The Colgate Scene
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The Colgate Prayer Connection
. . . Thinking of the hundreds of times I've sung the lines "thirteen prayers were said with 'rapt devotion," only now at age 86 did it dawn on me that God is still answering those prayers. This has caused me to reflect on what motivated those prayers. Probably, all of the thirteen came to the realization that God does not place a premium on ignorance and that those who serve him should be educated. Thus -- "in the Valley of Chenango" they sought God's help in the establishment of a college, a people-pool from whom God could call those he would have serve him.
My own call came on a beautiful Sunday afternoon in early October, 1935. Having just received news of devastating financial reverses my family had sustained, I needed to get off by myself and think and pray. It did not look like I could finish my senior year. The quiet spot I found was on the old golf course near where the ski lift was located. As I sat there, a quiet gradually came over me, and I received what turned out to be an assurance that I could complete my studies at Colgate, and that I was being called into God's service. The road of this service has been marked by twists and turns and some dead ends. These were caused by times when I walked away from my calling.
Realizing that my calling may well have been an answer to the prayers of the "thirteen," I write this to encourage those who have had a similar experience to share it with me.
FRED B. RHODES '36
The primary challenge of Colgate's first post-war ski team was the rickety, ancient ski jump that swayed as the jumper hurtled down to his fate. Many of us felt that any brave soul who negotiated this killer once during an official meet should be awarded a varsity letter on the spot. I did not volunteer!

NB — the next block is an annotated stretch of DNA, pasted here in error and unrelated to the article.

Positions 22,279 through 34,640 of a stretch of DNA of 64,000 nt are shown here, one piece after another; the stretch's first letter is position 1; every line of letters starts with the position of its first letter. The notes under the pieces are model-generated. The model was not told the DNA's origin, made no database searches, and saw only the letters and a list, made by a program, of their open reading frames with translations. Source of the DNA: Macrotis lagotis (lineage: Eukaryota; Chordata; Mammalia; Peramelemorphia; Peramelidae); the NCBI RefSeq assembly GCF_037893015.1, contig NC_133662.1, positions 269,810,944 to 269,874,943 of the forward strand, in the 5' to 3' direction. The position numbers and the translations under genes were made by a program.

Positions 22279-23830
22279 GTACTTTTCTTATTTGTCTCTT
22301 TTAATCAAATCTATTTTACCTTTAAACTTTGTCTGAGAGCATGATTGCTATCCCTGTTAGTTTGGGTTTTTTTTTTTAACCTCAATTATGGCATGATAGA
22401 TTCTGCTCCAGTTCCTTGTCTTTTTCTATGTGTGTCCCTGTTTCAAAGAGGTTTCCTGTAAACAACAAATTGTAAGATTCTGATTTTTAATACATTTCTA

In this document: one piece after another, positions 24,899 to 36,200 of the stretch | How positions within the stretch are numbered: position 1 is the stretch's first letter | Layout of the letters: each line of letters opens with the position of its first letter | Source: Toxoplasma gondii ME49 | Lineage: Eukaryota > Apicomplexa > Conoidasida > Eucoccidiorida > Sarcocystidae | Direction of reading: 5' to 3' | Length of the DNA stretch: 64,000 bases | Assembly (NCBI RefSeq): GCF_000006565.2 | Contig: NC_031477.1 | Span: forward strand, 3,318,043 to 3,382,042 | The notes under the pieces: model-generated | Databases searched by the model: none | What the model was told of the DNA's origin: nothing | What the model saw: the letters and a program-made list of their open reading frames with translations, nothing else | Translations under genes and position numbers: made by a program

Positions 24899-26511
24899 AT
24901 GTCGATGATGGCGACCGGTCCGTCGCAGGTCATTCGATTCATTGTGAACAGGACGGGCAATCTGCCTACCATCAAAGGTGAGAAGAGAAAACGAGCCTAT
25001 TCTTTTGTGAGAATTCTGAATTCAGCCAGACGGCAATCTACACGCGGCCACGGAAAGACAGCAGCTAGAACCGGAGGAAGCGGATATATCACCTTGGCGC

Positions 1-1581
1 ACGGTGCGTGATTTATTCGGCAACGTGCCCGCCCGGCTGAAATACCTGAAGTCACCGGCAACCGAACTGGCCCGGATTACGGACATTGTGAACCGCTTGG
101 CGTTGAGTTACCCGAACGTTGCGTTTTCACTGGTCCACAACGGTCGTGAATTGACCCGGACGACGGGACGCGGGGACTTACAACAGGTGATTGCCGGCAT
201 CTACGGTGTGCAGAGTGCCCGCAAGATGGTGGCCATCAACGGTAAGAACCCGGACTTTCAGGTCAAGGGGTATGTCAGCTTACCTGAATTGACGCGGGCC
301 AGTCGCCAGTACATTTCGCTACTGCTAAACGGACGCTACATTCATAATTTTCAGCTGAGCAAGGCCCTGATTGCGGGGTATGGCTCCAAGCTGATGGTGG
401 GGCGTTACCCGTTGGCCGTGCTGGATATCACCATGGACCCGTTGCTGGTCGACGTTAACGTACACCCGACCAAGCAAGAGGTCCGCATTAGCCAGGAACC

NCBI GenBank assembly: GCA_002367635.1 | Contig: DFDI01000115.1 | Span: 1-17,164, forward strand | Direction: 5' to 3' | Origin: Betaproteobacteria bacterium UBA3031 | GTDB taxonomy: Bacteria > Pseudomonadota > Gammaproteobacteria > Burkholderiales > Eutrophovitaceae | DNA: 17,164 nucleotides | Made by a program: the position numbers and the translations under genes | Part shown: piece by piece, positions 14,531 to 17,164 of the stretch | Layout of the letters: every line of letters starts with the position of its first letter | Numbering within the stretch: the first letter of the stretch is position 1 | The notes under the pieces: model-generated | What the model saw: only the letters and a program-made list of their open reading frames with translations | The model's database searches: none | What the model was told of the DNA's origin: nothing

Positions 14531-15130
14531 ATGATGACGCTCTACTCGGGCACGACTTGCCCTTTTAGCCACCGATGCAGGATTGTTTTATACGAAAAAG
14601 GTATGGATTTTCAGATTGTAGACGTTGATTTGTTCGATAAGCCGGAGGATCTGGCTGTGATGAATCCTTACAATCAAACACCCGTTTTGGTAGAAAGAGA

Another challenge to the fledgling team was that there was no one available to coach. Eventually, the problem was solved in a very logical way. Bill Miller '50, a team member, was appointed by the athletic department to be our coach. He had served with the 10th Mountain Division in Italy (Senator Dole's famous outfit) and Bill whipped us into shape. We competed with the likes of St. Lawrence and, if I remember correctly, Cornell and Syracuse.
FRANKLIN R. "TIM" MCELWAIN '50
To get to the point, the caption I refer to states that Mike was the first blind student to graduate from Colgate, but in actuality George P. Preston, my father, who as a result of a childhood accident was totally blind, graduated from the university in 1924 (whether or not there were other blind graduates before him, I've no idea).
DAVE PRESTON '42
Permit me one more Colgate tale from the past. More than 40 years ago, down in the metropolitan area, a friendly lady observed, ". . . we had an interesting chat, but he says he has two sisters and a thousand brothers. What did he mean?" Mother explained, "You have to understand, we live on the edge of the Colgate campus. He does have a thousand brothers."
After a four-year enlistment in the Navy, son Frank was admitted to Colgate, graduated in the Class of '74 and served as president of the Outing Club John Bourke mentioned. (Oh yes, Frank '74 was on that famous Outing Club trip to the Saranac Camp.)
Some of my colleagues and professional associates are puzzled by my 46 years on the Colgate faculty. Despite tempting opportunities at other institutions, even deanships, a chair and a respectable college presidency, or chances to "build" in distant places, I guess it was up to John Bourke to let the secret out.
Thanks, Johnny. And, by the way, the door is always open to any of our "family" (here in Hamilton or at my second home in Vermont).
FRANK A. FARNSWORTH '39
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